An amazing story about Willie Mays, and the greatest play Vin’s ever seen
“I was also privileged to see Willie make the greatest catch of his career, and he agrees with me that it was. No, not the catch in the World Series against Vic Wertz and Cleveland, I'm talking a Dodger-Giants game at Ebbets Field. Dodgers trailing by a run, bases loaded and two out. We had a young third baseman out of Oklahoma by the name of Bobby Morgan and Morgan hit a line drive out to left center. As soon as the ball left the bat you knew it was an extra base hit. Everybody knew that, except Willie. And Willie, running as hard as he can, left his feet, parallel like an arrow throughout the air, and caught the ball. In those days, certainly at Ebbets Field, we had a gravel warning track. So Willie, going head first, hit that gravel and then bounced head first into the wall. And he was not wearing a helmet. They didn't wear helmets in those days. He hit the wall and rolled over onto his back. The left fielder was a fella named Henry Thompson for the Giants. Henry came over, bent down, there was Willie, unconscious, holding the ball on his chest, and Henry reached down, held it up for the umpires. ‘Out,’ for Bobby Morgan. And that, was the greatest single catch I've ever seen.”
On Friday the 13th superstition
"It's pretty hard to figure out, and in doing a little research about why and how Friday the 13th became such a superstition. You have to go back to an 1869 biography of a musician, where they referred to it as a bad day... in numerology, the No. 12 is considered completeness. You know 12 months of the year, 12 hours on the clock, 12 gods of Olympus, 12 tribes of Israel, the 12 apostles of Jesus, the 12 successors of Mohammed in Shia Islam, the 12 signs of the Zodiac, for that matter as well... The number 13 is considered irregular. You might not know it, I never did, in Spanish speaking countries, instead of Friday, Tuesday the 13th is considered a day of bad luck. Tuesday the 13th. I never knew that.”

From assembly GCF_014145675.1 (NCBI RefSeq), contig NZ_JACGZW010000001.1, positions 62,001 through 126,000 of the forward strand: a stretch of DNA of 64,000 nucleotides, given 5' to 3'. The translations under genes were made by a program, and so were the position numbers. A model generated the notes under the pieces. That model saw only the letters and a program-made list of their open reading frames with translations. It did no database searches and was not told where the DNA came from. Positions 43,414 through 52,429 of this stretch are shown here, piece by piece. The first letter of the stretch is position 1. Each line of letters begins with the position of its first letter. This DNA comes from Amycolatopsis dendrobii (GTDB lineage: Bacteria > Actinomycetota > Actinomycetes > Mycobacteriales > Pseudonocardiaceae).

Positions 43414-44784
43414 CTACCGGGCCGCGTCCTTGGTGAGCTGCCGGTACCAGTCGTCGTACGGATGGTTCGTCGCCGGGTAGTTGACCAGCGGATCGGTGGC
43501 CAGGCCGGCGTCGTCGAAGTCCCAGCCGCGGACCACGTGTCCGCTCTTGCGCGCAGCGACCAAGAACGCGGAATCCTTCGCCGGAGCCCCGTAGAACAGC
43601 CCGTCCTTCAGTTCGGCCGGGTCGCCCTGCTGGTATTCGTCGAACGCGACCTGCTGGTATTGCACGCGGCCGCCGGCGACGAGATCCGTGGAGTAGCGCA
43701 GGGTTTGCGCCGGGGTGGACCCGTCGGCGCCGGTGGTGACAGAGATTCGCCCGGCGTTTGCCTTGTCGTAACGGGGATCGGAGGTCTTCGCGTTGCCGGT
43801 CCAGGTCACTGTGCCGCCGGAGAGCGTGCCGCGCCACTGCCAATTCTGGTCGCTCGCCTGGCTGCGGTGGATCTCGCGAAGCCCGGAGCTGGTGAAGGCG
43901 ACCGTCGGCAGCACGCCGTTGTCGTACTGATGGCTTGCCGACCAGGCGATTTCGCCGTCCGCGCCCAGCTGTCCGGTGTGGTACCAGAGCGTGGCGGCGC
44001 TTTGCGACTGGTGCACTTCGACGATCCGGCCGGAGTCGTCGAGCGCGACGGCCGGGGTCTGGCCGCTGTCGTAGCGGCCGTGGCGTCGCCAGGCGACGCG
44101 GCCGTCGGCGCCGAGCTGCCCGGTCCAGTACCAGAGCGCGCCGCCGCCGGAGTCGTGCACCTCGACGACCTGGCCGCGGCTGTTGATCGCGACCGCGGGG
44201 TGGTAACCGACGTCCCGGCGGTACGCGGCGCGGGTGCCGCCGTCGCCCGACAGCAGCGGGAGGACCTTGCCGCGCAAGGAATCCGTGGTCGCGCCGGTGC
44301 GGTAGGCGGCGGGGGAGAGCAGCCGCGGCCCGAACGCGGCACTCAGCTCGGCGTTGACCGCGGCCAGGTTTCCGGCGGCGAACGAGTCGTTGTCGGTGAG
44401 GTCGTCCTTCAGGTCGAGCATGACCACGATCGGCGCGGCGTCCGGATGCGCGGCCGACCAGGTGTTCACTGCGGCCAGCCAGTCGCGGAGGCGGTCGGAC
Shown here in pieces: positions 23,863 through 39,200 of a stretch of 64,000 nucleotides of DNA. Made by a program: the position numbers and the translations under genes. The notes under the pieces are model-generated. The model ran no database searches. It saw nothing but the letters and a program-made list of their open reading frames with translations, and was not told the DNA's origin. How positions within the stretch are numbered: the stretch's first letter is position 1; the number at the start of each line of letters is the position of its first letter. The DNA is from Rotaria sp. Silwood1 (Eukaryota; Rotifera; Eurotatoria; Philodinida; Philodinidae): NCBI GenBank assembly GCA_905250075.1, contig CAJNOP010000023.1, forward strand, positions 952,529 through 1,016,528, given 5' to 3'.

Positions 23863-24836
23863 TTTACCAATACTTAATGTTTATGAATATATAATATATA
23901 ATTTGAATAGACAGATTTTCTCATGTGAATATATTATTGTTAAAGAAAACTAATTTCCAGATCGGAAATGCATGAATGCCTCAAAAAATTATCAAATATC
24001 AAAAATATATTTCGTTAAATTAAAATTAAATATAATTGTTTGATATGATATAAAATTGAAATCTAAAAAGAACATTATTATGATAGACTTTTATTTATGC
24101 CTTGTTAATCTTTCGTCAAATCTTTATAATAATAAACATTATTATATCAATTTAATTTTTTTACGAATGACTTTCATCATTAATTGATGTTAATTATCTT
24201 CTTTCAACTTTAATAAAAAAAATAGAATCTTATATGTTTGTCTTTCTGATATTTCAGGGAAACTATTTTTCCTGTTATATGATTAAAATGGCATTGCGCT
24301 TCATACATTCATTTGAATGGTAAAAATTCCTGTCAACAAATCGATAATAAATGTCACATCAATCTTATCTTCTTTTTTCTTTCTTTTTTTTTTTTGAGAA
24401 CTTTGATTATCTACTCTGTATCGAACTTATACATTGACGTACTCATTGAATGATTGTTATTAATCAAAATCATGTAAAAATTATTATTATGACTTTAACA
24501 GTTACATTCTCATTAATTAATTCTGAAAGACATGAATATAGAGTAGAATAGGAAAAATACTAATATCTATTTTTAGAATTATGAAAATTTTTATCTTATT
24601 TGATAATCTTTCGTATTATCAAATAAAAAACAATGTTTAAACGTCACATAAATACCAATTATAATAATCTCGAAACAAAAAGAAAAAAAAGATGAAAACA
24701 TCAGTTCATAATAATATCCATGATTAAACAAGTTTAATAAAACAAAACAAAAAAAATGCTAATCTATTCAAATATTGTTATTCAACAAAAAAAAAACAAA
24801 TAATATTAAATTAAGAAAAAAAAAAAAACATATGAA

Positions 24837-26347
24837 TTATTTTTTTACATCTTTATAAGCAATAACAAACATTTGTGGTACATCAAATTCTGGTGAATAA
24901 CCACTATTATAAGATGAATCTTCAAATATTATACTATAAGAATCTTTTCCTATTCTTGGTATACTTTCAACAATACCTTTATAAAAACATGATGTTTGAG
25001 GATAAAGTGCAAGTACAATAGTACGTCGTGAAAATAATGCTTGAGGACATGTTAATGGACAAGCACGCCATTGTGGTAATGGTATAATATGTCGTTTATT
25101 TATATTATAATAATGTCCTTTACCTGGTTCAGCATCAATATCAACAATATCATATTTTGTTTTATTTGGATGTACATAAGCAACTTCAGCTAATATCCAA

On the childhood of Yoenis Cespedes
“When [Yoenis Cespedes] was a kid, he was about 11-years-old, and he was picked by the Superior School for Athletes, a government program for about 800 kids who were very good at various sports. That meant he could only return home for three out of 20 days, and he was there for about six years. They studied in the morning and then they practiced all afternoon. That wasn’t baseball for fun, not in Cuba.”
A recitation of the famous “Field of Dreams” speech
“People will come, Ray. The one constant through all the years, Ray, has been baseball. America has rolled by like an army of steamrollers. It's been erased like a blackboard, rebuilt, and erased again. But baseball has marked the time. This field, this game, is a part of our past, Ray. It reminds us of all that once was good, and it could be again. Oh, people will come Ray, people will most definitely come.”
“Socialism failing to work as it always does. This time in Venezuela. You talk about giving everybody something free and all of the sudden there's no food to eat.And who do you think is the richest person in Venezuela? The daughter of Hugo Chávez. Hello.”